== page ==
‘It does take a village’: How a new student organization is fighting the prison system

Kayla Solino | @kaylasolino, Staff Reporter

Tide Against Time is a new organization dedicated to educating students about mass incarceration and the Alabama prison system. 

Kaila Pouncy, a junior on the prelaw track majoring in criminal justice and political science, worked on the idea for the organization over the last year and held the first meeting for Tide Against Time on Friday, Jan. 21, via Zoom. 

Pouncy said her advocacy against mass incarceration was spurred by an internship experience that allowed her to sit in on court proceedings. 

“I recently had a federal internship with a judge in Tuscaloosa this past summer,” she said. “And so he let us observe a lot of court proceedings, a lot of hearings. I immediately became very sensitive to the issues of the community, seeing the type of things that people go through on an individual basis, and how certain political and socioeconomic trends affect the lives of different people.” 

The United States’ incarcerated population has increased by 500% since 1970. Despite only making up around 5% of the world’s population, the U.S. is home to more than 20% of the world’s incarcerated population, according to the American Civil Liberties Union. In the state of Alabama, more than 46,000 people are incarcerated in either local jails or state and federal prisons. 

Pouncy said part of the creation of Tide Against Time was centered around creating a space for people of color and other minorities that are disproportionately affected by mass incarceration. 

“I felt like making this club at the University would be an amazing way to make people aware of those issues, and would give us a great opportunity to engage in service opportunities and advocacy opportunities that would give us the chance to touch people who have been impacted by the system,” Pouncy said. 

One in 3 Black boys and 1 in 6 Latino boys can expect to go to prison in their lifetimes. One in 17 white boys face the same fate. Women are the fastest-growing incarcerated population in the U.S.  

Pouncy said she wants to bring attention to the issue of mass incarceration, educate individuals and make change in her community through the establishment of Tide Against Time. She hopes to organize projects to spread awareness in addition to organizing relevant, impactful service projects for students.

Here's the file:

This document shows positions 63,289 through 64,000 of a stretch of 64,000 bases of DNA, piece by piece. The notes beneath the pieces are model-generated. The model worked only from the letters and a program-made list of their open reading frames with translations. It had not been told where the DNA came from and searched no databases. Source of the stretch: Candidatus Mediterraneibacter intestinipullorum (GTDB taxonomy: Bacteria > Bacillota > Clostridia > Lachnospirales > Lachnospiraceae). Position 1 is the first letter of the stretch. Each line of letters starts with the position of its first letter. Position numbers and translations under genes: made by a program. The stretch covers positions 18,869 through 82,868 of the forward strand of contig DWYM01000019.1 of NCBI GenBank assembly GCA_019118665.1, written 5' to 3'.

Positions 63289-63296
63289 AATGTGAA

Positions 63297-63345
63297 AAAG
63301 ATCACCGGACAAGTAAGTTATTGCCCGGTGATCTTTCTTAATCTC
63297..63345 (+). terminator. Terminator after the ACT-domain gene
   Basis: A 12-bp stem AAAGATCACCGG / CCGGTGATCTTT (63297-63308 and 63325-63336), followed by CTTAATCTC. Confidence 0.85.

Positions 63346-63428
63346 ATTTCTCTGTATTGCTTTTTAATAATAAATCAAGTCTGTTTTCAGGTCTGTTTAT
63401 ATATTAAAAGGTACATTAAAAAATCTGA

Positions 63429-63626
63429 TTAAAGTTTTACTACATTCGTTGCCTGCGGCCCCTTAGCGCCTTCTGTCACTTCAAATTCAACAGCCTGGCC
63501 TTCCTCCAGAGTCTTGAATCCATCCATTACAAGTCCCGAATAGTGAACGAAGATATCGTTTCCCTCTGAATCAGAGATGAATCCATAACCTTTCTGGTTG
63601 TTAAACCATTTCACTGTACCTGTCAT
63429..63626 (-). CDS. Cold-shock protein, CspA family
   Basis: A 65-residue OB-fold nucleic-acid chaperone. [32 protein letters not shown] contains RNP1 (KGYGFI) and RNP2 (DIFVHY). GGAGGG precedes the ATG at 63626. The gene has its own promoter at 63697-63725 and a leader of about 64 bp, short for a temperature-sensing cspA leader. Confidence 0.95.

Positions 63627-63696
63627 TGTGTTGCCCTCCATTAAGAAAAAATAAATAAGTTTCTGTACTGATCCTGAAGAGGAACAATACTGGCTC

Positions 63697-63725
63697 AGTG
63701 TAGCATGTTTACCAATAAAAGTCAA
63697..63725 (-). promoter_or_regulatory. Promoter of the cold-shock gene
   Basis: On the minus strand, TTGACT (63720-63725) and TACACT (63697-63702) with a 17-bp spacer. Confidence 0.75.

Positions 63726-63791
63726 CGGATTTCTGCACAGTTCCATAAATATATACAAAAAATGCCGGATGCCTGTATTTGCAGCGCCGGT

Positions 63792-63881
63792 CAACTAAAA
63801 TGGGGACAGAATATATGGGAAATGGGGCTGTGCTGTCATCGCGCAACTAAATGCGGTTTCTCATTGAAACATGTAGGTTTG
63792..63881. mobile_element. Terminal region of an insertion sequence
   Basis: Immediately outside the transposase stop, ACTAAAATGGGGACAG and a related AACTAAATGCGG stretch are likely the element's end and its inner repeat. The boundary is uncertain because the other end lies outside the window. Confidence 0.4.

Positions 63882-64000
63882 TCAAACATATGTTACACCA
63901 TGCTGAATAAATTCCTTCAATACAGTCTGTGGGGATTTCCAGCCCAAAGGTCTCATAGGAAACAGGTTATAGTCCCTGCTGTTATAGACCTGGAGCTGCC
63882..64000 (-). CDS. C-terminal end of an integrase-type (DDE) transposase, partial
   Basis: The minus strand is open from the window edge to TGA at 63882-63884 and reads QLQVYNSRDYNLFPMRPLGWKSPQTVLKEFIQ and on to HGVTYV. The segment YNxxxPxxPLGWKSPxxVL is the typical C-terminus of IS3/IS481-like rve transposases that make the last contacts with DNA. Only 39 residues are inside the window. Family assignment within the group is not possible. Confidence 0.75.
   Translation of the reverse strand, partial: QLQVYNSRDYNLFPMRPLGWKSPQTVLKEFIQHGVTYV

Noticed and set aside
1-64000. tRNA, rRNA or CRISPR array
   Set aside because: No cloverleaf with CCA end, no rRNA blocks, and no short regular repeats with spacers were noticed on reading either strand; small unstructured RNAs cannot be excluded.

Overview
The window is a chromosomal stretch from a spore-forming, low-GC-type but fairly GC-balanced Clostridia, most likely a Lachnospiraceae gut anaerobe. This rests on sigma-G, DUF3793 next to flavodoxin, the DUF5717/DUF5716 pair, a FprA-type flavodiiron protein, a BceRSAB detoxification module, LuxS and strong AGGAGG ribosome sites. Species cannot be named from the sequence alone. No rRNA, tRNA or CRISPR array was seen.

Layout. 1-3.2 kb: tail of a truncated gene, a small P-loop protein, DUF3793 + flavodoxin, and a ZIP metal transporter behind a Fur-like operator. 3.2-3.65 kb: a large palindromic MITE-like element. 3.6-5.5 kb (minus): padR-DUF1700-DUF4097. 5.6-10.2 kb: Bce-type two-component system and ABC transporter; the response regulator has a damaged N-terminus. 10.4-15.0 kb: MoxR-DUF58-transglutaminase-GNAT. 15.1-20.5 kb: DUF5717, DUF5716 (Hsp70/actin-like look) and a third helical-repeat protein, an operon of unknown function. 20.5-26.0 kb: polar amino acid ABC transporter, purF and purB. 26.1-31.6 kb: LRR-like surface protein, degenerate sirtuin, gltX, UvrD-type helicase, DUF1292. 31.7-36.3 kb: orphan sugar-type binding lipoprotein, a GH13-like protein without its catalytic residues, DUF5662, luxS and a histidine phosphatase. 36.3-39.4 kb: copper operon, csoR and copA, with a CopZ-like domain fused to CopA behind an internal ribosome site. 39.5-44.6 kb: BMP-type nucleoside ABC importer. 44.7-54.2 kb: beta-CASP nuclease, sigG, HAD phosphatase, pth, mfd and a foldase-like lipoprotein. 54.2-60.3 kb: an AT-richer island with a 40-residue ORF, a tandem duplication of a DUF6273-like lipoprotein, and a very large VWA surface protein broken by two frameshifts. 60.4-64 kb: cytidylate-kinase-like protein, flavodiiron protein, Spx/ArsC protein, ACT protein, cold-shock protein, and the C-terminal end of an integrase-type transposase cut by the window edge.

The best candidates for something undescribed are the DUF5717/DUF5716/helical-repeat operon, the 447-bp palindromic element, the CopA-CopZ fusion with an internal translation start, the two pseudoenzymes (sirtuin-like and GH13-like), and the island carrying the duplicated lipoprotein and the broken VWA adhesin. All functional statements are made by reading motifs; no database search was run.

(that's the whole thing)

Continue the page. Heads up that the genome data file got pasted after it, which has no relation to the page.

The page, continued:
“The mission of Tide Against Time at the University is really to educate students on the institution of mass incarceration in the American criminal justice system, and specifically to advocate for criminal justice reforms that promote education systems, health systems, systems of safety, rehabilitation, etc. within the prison system,” Pouncy said. “I feel like the overall goal of the organization is to strive to conquer these political and socioeconomic issues.” 

Tide Against Time shares similar motivations with another student group on campus, Alabama Students Against Prisons. ASAP was first established to represent student perspectives on incarceration and to protest Gov. Kay Ivey’s leasing of two new private, mega-prisons in the state, which will cost taxpayers $3 billion over 30 years. 

Pouncy said it’s important to spread awareness about the range of incarceration issues that occur in Alabama, including increased prison expansion, COVID-19 concerns, mental health issues and sexual assault. 

In 2018, Alabama prisons had a homicide rate 600% greater than the national average. Sexual abuse, drug overdoses, inadequate mental health treatment and uncontrollable violence have been reported in prisons across the state.

In December 2020, the U.S. Department of Justice filed a lawsuit against the state of Alabama for the “unconstitutional conditions” in state prisons for men. 

“The United States Constitution requires Alabama to make sure that its prisons are safe and humane,” said Eric Dreiband, the assistant attorney general for the Department of Justice Civil Rights Division. “The Department of Justice conducted a thorough investigation of Alabama’s prisons for men and determined that Alabama violated and is continuing to violate the Constitution because its prisons are riddled with prisoner-on-prisoner and guard-on-prisoner violence. The violations have led to homicides, rapes, and serious injuries.”

Pouncy said further expansions of unsafe prisons would be a mistake. 

“I feel like Alabama is making a really big mistake with prison funding,” Pouncy said. “Especially during the pandemic, the prisons, as well as the jails, are some of the least-safe places to be throughout this pandemic.” 

In October 2021, Ivey signed a $1.3 billion prison construction bill. The bill allows the construction of at least two new prisons that will hold a combined 8,000 individuals. The Senate approved the use of $400 million in COVID-19 funds designed specifically for state and local governments to use for the prison expansion.

Pouncy said Tide Against Time is open to any student interested in learning more about the Alabama prison system and mass incarceration. 

“It really warms my heart to see people on campus wanting to learn and willing to help and make their impact in this community,” Pouncy said. “It does take a village. I feel like the first step to conquering this problem on a wide scale is to be aware of what’s going on.” 

This story was published in the Justice Edition. View the complete issue here.

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